30. Simply, Geneen at her very best! Every last truth, from conscious behavior having the power to suffocate compulsive behavior all the way to acknowledging that whatever we do at the moment–awful as it seems, especially after–it is the best we can do at the moment. Forgive and make friends with Geneen Roth!
    I love you,
    judy

  31. So- I just finished the last bites of my binge while I read this article. I’m what you call a Permiter, and I didn’t know what that was until I read your article on it. I thought that my struggle with food, weight, and quitting smoking was all of weakness. I do not want to give up these things that I enjoy. I do not want to restrict myself only to (potentially) fail. It’s within the last few days that I’ve realized my biggest fear is that I’ll lose the weight and end up still hating myself. You’re totally right, Geneen. I need to start by being gentle and reversing the hate I’ve created for myself and then move onto awareness. The funny thing is that I did this one time but fell back into the hate after I went through a divorce. It’s time for me to stop making excuses and start being good to myself. Thanks, Geneen for all you do!

  32. I like how you mention the “unspeakable kindness” after a binge…it is an excellent point. I keep kindness to self in the forefront of my mind everyday, but after a binge, it seems to be a most critical time to employ, to ALLOW gentle, soft kindness…giving myself the permission, the TRUST in self. It is a poignant place in my journey to break that solid cycle of negativity, like an icepick breaking apart a solid block of ice, forevermore disrupting another bond that was sucking the life out of me…

  33. Of all people for this woman to be witnessed by……………….Amazing. God works in mysterious ways. I have never binged like that but have had many “food frenzies”…..so kind of mini-binges. I honestly wonder if I wasn’t so “frugal” or conscientious of cost if I would be like going to restaurant after restaurant, etc……. When I see these morbidly obese people on talk shows I wonder “Well they must have plenty of money where that isn’t a concern.”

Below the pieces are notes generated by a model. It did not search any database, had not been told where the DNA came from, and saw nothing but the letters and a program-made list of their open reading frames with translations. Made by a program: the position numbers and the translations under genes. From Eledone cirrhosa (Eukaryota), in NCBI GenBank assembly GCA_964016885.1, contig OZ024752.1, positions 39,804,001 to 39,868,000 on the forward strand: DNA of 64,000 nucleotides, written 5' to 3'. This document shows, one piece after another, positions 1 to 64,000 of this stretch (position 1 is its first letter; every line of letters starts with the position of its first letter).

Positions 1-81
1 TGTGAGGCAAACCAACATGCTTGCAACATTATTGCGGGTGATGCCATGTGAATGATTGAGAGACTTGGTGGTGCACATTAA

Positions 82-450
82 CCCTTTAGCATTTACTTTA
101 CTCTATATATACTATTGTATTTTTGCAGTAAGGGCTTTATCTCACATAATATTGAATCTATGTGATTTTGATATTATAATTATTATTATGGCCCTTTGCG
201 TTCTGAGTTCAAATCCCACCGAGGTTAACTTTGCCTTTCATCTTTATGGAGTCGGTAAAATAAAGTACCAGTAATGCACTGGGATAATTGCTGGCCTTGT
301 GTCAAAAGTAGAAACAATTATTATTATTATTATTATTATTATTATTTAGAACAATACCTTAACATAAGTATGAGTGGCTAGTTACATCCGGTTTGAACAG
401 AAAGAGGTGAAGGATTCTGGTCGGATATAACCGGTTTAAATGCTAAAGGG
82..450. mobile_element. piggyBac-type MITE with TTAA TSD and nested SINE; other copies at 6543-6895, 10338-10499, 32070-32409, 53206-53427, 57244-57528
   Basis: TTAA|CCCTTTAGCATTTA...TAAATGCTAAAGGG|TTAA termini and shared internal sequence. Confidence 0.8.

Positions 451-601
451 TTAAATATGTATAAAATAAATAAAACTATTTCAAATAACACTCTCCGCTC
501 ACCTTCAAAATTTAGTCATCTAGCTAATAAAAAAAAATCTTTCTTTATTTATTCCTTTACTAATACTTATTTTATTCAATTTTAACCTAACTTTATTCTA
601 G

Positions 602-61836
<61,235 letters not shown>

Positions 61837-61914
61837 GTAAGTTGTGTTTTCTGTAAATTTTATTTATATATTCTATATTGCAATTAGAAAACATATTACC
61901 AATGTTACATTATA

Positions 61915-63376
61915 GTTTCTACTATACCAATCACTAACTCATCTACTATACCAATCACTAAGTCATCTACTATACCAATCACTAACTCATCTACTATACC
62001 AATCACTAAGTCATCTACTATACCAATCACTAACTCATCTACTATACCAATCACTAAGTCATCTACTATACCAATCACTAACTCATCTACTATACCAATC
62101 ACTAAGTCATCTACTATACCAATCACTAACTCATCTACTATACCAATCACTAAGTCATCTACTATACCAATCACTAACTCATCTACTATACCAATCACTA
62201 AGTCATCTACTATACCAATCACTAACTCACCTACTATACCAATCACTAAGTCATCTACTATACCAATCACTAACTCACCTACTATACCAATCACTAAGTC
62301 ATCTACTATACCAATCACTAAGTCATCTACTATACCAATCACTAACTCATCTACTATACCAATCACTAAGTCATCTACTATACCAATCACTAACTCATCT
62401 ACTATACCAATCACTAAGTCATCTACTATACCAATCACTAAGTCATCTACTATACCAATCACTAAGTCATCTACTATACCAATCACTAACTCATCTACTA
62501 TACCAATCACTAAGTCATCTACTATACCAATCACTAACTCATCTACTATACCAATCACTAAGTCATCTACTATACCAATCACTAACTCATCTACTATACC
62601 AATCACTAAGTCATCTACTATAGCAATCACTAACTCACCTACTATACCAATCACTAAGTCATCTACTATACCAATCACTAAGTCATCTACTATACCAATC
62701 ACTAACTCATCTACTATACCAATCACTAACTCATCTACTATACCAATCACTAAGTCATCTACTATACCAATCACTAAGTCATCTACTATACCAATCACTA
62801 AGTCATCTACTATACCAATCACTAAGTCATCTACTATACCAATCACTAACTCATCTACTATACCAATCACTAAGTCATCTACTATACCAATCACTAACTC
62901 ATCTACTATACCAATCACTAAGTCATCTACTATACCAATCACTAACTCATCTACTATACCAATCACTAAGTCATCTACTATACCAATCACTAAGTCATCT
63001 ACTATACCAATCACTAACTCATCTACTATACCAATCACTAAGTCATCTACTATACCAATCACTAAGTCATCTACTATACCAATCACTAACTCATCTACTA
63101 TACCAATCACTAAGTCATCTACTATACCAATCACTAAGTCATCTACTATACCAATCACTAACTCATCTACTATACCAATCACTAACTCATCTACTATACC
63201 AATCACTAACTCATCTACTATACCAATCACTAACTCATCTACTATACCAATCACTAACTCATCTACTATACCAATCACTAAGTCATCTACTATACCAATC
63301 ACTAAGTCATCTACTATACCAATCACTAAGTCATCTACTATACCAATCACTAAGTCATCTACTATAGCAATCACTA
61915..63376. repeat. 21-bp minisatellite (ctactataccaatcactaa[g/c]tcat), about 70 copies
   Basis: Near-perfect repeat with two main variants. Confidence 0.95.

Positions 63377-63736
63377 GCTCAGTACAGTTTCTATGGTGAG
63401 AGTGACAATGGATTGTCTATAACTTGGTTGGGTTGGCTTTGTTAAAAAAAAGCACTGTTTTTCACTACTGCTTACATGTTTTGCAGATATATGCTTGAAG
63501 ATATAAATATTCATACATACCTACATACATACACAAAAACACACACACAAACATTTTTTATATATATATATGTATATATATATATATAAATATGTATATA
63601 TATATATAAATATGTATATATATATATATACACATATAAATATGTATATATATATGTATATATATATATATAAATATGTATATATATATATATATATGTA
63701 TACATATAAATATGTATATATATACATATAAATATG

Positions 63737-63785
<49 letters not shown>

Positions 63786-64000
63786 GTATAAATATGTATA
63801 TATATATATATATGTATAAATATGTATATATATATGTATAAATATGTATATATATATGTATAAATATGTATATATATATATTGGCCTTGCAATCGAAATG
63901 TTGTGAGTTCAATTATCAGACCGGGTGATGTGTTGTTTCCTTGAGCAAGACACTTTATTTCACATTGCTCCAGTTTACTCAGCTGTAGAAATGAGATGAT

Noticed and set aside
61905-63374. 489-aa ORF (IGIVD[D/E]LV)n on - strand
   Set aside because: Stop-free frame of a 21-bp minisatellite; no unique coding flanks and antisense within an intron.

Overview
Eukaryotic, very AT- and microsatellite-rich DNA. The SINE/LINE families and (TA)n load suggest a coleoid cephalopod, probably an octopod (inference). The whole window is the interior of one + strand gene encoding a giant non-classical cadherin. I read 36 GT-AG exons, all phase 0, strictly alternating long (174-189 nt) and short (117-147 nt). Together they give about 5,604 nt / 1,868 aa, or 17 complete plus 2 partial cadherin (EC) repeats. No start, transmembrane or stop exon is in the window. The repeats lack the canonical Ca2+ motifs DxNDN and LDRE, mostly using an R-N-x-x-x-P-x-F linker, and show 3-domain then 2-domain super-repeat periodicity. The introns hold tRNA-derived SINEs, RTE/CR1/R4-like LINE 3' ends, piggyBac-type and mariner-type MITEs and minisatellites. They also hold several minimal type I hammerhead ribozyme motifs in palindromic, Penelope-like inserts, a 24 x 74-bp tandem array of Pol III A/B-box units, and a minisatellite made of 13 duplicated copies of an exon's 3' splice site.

I think my obsession with being as frugal as possible; (i.e $15.00 a week for food including soft drinks and eating out) counteracts my obsession with eating. I get a kick out of saving money, finding great bargains, etc. too. When I am on a cruise I use to eat like there was no tomorrow. I still go for it on cruises but knowing that I want to save room for the next meal kind of keeps it in check a little.

    One night I guess I was bored, not particularly starving and I told myself I was tired with being so “good” and delved into a bag of chocolate pretzels and ate the whole thing. I felt so guilty…….mainly because it was just pure junk and did nothing to satisfy…..I wished I had ordered a pizza instead. At least that would have been substantial and provided some nutrition and satiety…..that Ahhhhhhh feeling.

  34. I’m new to this journey and I’m trying to learn how to cope with situations instead of avoiding them by binging on food or having that extra glass of wine. When I was battling breast cancer I was so strong. I ate healthy for a year and lost 40 pounds just by taking care of myself. Me. I focused on me and getting well. I never looked better and I was so grateful to be alive. Little by little I started going back to my old bad habits of bad food, pigging out/binging. I’m losing that healthy glow and am back to hating myself. I keep canceling doctors appointments because I’m too embarrassed about the 20 pounds I’ve gained back. Avoidance. Unable to cope with the simplest of issues. I was so focused while I was going through Chemo and Radiation and would NEVER think of eating anything to damage my recovery, let alone binging.
    With the help of your books and emails, I am working on staying in the present, loving myself and being forgiving when I am out of control. I will not give up. Thank you.